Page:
Today on the podcast:
Steven Kotler is a New York Times bestselling author, an award-winning journalist, and the Executive Director of the Flow Research Collective.
He is one of the world’s leading experts on human performance.
Steven is the author of eleven bestsellers (out of fourteen books), including The Art of Impossible, The Future is Faster Than You Think, Stealing Fire, The Rise of Superman, Bold, and Abundance.
His work has been nominated for two Pulitzer Prizes, translated into over 50 languages, and has appeared in over 100 publications, including the New York Times Magazine, Wired, Atlantic Monthly, Wall Street Journal, TIME, and the Harvard Business Review.
His new book Gnar Country – growing old, staying rad is available now.
- 06:45 Defining “peak performance aging”
- 10:09 Flow triggers and how to get “in the zone”
- 21:28 Achieving flow state by hitting the 1% “sweet spot” of a new challenge
- 27:14 Other flow triggers
- 33:00 Using curiosity to manage anxiety
- 34:34 Grit is the last resort and what you need to do before then
- 39:09 How “seeing the whole hill” can calm you down
- 41:54 Why taking choice off the table can be the secret to peak performance
- 48:19 The reason hesitation is deadly in you are in or entering a flow stage
- 52:58 How to get started on your journey to peak performance
- “Peak performance aging” is all about applying our biology to the second half of our lives. For many, the mindset of “old age” can start as early as their 30s. However, interventions going all the up until your 80s (and perhaps beyond, though research has not been conducted beyond this age group) very much still matter.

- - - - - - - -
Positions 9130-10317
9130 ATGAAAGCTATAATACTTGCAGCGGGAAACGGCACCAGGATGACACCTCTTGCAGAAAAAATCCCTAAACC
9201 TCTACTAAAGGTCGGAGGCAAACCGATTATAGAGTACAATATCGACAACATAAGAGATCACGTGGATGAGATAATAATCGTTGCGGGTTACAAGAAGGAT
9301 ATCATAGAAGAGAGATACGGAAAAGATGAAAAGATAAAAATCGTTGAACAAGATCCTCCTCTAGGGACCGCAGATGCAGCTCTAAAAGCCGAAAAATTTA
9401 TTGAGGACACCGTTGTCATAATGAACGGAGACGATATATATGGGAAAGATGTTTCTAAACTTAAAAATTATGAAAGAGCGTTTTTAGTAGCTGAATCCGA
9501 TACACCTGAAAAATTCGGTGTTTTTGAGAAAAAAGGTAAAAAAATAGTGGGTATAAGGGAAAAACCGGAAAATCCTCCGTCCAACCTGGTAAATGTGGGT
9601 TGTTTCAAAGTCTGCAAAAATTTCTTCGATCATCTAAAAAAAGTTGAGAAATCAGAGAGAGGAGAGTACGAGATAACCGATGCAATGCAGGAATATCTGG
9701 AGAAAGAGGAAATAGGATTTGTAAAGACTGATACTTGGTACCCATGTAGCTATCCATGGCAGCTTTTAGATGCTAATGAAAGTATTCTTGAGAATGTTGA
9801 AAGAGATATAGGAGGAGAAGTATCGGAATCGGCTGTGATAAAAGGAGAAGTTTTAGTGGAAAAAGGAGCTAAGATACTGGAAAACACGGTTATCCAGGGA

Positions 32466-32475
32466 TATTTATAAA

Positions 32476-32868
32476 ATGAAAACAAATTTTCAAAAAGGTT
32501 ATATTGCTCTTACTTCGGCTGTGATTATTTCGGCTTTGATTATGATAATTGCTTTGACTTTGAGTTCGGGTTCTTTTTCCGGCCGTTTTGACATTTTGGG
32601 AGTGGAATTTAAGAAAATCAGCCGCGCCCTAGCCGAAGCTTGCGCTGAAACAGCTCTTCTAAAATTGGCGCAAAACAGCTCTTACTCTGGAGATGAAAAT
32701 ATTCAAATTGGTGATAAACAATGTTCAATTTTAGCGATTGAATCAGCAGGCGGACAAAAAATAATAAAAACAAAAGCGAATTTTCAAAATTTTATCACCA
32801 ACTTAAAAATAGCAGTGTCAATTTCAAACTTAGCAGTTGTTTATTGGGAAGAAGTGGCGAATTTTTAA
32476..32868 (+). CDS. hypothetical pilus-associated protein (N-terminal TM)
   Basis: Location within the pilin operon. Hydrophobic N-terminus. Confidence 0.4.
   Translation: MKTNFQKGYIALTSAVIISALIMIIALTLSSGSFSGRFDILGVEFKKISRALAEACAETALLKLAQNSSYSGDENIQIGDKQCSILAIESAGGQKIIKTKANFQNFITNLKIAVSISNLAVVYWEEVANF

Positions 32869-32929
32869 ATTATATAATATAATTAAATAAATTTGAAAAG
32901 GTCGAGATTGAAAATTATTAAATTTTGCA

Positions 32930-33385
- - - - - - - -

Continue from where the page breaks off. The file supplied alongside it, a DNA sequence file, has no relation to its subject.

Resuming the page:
- Achieving a flow state—often called “getting in the zone”—amplifies learning. Studies by the U.S. Department of Defense found that soldiers in flow learn target acquisition skills 240-500% faster than normal. Tapping into your creativity is one way to achieve flow state: When you link ideas together in a new way, you trigger a little burst of dopamine which drives focus and flow. Steven lists 26 flow triggers, including novelty, complexity, risk, pattern recognition, complete concentration, curiosity, and autonomy.
- If you always keep your word to yourself, it becomes a habit, and it becomes something you “just do” every day. As soon as you start breaking your word to yourself, your brain, which loves efficiency, will do its best to avoid doing more than it needs. In other words, if you give your brain an out, it will always take the out.
Powerfull Quotes by Stephen
- When I talk about “peak performance”, I don’t mean anything fancier than getting our biology to work for us rather than against us.
- You can use curiosity in almost any high-stress situation to calm yourself down because your brain can’t do both at once.